Struggling Taiwanese electronics maker HTC has launched new virtual reality (VR) headsets in a bid to appeal to more consumers, as it pins its future hopes to the technology.
The Vive Cosmos Play and the Vive Cosmos Elite add entry level and high-end VR offerings to HTC's portfolio. Last year, the company launched the Vive Cosmos. The latest two headsets add to the range.
At 599 euros ($646), the Vive Cosmos Play is HTC's entry level VR device which will be on sale in the second quarter of this year. The Cosmos was released last year and retails at 799 euros. And the Cosmos Play Elite, unveiled on Thursday, costs 999 euros, making it one of the more pricier options on the market. Pre-orders start on Feb. 24 and it will be available in March.
The headsets, which need to be tethered to a PC, have different specs. The Cosmos Play has four cameras versus six on the Cosmos. These cameras are required to track the external environment which helps enhance the VR experience. The Cosmos Play Elite has a so-called tracking plate attached to it which allows external accessories like controllers to be attached and used for VR.
HTC's latest devices step up its competition with Facebook-owned VR company Oculus, following the Taiwanese firms retreat from smartphones — where it was once one of the top companies.
In 2017, Google bought a large part of HTC's smartphone business. HTC still releases smartphones but it has gone from being one of the biggest smartphone makers in the world in 2011, to almost insignificance in the global market. It's share price has followed suit, falling 97% from its peak in April 2011.
The company will be hoping VR can revive its business and stop its declining revenues. But the market hasn't taken off like many expected a few years ago. In 2019, the install base of VR headsets was 23.2 million globally, just a roughly 3% rise from the year before, according to data from market research firm Omdia. Future growth is going to come from VR headsets that are wired to consoles or PCs or standalone, rather than ones that require a smartphone to be connected. The PC-tethered and standalone headsets is where HTC is focusing.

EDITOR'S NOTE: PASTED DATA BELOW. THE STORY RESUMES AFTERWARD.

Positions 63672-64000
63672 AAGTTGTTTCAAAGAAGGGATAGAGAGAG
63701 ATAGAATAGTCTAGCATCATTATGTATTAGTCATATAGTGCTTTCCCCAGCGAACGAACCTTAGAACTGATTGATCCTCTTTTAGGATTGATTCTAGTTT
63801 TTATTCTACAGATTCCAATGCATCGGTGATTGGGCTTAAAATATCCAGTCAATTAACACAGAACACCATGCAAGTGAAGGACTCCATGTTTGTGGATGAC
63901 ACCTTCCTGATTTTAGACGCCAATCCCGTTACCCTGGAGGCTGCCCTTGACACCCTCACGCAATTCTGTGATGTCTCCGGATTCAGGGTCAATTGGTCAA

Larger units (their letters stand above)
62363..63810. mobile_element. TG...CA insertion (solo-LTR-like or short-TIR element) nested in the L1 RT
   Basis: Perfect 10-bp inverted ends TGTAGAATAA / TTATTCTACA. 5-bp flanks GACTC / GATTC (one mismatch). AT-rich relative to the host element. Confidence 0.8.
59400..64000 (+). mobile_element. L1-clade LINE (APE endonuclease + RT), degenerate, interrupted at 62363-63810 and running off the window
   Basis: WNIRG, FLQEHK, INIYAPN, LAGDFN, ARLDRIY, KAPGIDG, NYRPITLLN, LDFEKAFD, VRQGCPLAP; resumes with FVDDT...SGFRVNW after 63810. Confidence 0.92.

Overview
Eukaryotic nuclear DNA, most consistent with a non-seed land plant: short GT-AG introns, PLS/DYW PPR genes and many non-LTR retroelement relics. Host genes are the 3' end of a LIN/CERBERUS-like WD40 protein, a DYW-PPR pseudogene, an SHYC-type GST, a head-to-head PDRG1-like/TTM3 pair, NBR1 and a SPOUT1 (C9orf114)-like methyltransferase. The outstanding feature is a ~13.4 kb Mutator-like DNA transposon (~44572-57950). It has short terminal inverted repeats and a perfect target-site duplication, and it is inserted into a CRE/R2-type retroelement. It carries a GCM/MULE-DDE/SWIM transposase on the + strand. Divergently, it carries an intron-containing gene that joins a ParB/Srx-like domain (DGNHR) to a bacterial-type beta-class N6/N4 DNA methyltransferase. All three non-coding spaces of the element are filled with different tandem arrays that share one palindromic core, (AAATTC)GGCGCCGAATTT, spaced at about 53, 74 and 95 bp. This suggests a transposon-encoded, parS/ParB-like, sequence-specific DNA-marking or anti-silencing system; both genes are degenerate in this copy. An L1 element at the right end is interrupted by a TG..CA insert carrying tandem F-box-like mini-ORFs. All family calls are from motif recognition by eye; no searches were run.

But the challenge from Oculus could make it tough, according to George Jijiashvili, senior analyst at Omdia, because of its backing from Facebook.
"I think HTC is stuck between a rock and a hard place," Jijiashvili told CNBC.
"From one side, they are facing all the issues the entire VR market is facing. On the other side, they are facing huge pressure from Oculus, owned by Facebook ... Oculus is able to sell these devices at low prices. Facebook's goal is to grow the install base by all means necessary, which HTC cannot afford to compete (with) one for one."
Oculus sells a device called the Quest for $399, significantly cheaper than HTC's cheapest headset.
But Jijiashvili said that HTC is focusing on the high-end, a strategy which could pay off.
"So what HTC are doing are trying to differentiate ... by focusing on (the) more high-end market, the PC gamer market, gamers who are into their specs having the best VR (product). That's the right decision," he told CNBC.